February 16th, 2007

Crossing the Finish Line

I was never really good at breastfeeding my son. In the beginning, it was full of unexpected trauma. I remember feeling shocked at how painful those first weeks were, as he and I would wrestle into nursing “position”, a clumsy maneuvering of clothing and bodies which would leave me shaking and in a deep sweat. Our uptight dance was far from the picture I had imagined of a serene bonding experience with my newborn. Given the abundance of cultural images of “the nursing mother” as an ultimate expression of intimacy with a child, I was unprepared for the searing pain I would feel each time he latched on, or for his frustration and anger at milk that would come too quickly or not at all.

Luckily (and I do think a good deal of it is luck), it got easier. We carefully and painstakingly learned together, practicing until it became more casual, until there would come a time when I felt confident enough to take him out in public, because if he were to get hungry I’d be able to feed him without needing to rearrange my entire wardrobe or stack multiple pillows around us to “get into position.” It got easier, much easier, but it was never entirely relaxing. I never could drift off to sleep with him at my breast, contentedly sucking away. Rather, early morning nursing sessions would find me exhausted but wide awake, waiting impatiently for him to fall back asleep. Often, he would cry out in hunger and yet refuse the breast. Or nursing would leave him restless and fidgeting, rather than peaceful and dozing.

Eventually, though, I began to get a feel for nuzzling his little head in the crook of my arm, wrapping one of his skinny arms around my back, feeling the rush of milk, warm and full, as he sucked, and a familiar kind of muscular release as I let my body fold gently back into the rocking chair. His eyes would drop closed and then open and close again, and mesmerized, I would watch him slowly drift to sleep in my arms, and feel myself in the presence of a divine moment.

As other mothers whom I’d met with babies Jack’s age began weaning, I found myself continuing to nurse. Maybe because it had been so hard won for so long that I felt that I couldn’t quit, now that we’d finally gotten the hang of it. And so he turned a year old, a year and a half old, twenty months old, and there we were. “Are you still nursing him?” my mother and friends would ask me. “Yes,” I’d say hesitantly, searching for a hint of judgment in their voices, ready to set on the defensive. For all the reasons I knew it to be right for Jack and I, I preferred to remain an “in-the-closet” breast-feeder, protective and wary of inquiring minds, even the most well-intentioned. It had finally become our time, our thing, and I guarded it fiercely.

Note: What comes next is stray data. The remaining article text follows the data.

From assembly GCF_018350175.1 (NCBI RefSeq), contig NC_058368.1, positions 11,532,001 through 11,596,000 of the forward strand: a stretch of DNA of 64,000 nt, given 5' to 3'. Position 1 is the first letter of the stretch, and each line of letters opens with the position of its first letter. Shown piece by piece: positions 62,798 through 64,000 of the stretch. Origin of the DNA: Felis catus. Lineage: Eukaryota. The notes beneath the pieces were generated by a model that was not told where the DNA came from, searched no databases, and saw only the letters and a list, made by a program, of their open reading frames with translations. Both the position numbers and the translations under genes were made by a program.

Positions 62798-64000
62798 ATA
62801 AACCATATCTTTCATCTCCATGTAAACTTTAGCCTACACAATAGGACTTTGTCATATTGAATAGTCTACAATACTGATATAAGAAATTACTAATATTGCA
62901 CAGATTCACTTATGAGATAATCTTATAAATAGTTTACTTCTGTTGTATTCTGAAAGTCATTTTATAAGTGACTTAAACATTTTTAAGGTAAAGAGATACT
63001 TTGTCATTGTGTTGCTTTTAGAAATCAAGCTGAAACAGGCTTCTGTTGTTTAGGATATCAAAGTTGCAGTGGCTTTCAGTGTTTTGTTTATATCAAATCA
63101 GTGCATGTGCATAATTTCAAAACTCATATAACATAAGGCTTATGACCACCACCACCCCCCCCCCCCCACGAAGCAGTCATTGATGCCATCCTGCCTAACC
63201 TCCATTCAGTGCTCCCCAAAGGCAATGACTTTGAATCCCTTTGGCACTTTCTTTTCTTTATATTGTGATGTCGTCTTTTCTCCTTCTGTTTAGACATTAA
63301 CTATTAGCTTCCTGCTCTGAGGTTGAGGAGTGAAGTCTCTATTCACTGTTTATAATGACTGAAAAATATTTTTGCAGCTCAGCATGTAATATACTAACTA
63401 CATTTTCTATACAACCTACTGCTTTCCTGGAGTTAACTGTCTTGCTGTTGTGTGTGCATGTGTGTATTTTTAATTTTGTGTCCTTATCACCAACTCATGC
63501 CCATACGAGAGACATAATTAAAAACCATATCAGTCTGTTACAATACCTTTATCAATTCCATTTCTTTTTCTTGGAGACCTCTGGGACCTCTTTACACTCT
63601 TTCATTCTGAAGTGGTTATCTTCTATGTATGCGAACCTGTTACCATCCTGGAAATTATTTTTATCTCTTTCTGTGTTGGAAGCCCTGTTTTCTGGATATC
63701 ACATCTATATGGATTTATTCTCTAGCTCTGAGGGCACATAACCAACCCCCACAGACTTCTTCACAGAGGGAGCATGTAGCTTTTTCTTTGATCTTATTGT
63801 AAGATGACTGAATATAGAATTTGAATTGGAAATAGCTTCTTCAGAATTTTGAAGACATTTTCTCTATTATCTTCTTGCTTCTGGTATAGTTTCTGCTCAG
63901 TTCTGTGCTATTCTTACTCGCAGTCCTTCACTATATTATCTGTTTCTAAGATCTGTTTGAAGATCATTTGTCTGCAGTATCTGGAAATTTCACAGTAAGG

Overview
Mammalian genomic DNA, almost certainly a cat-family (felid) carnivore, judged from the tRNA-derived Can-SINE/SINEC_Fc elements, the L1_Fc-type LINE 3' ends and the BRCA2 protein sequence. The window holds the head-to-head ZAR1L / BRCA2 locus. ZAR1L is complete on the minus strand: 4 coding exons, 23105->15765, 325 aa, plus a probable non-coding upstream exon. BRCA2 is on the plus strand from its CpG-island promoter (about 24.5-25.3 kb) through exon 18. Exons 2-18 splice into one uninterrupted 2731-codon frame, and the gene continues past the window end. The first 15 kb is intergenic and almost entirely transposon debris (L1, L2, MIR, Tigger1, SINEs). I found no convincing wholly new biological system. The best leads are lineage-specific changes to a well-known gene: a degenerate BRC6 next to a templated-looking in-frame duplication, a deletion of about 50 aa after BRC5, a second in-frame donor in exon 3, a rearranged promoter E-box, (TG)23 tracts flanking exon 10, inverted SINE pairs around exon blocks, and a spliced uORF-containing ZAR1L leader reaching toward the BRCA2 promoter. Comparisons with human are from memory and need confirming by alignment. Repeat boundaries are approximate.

It is bitterweet, then, when I say it’s been six whole days since I last nursed Jack. For the last couple of weeks, he’s been letting me know in little ways that he’s ready to wean. Our nursing sessions have been growing shorter and further apart, so that he now falls asleep easily without me, and when he wakes in the morning, he no longer cries out immediately for me to nurse him. Now our little alarm clock calls out, “Mama? Dada? Eat? Eat! Waffle? PIZZA?!!”

I know it’s time to let go.

Last Sunday night as I nursed him he giggled and burrowed in close to me. He put his little hand on my cheek and patted it softly. We sang our goodnight songs as we rocked in our chair and as I put him down into his crib he said, “Mama. Nice. Bye-Bye” and immediately fell asleep. I left his room not knowing it would be the last time I would nurse my baby.

A week later, my breasts ache, full with milk from his absence, and my heart feels heavy. But I also feel like a tremendous sense of accomplishment, like I’ve been running this marathon for the last 20+ months and I’ve finally made it to the end without having to stop and walk. It feels that big and that wonderful. I’m proud of how far he and I came together, and I’m overcome by what an immense reward it turned out to be.

And now, my worry is that having myself accepted this as the ending, Jack will change his mind and decide that he needs more time. I worry that tomorrow or the next day, he’ll cry and reach out for me to nurse.

And, too, I worry that he won’t.


Posted by: Sarah on February 16th, 2007
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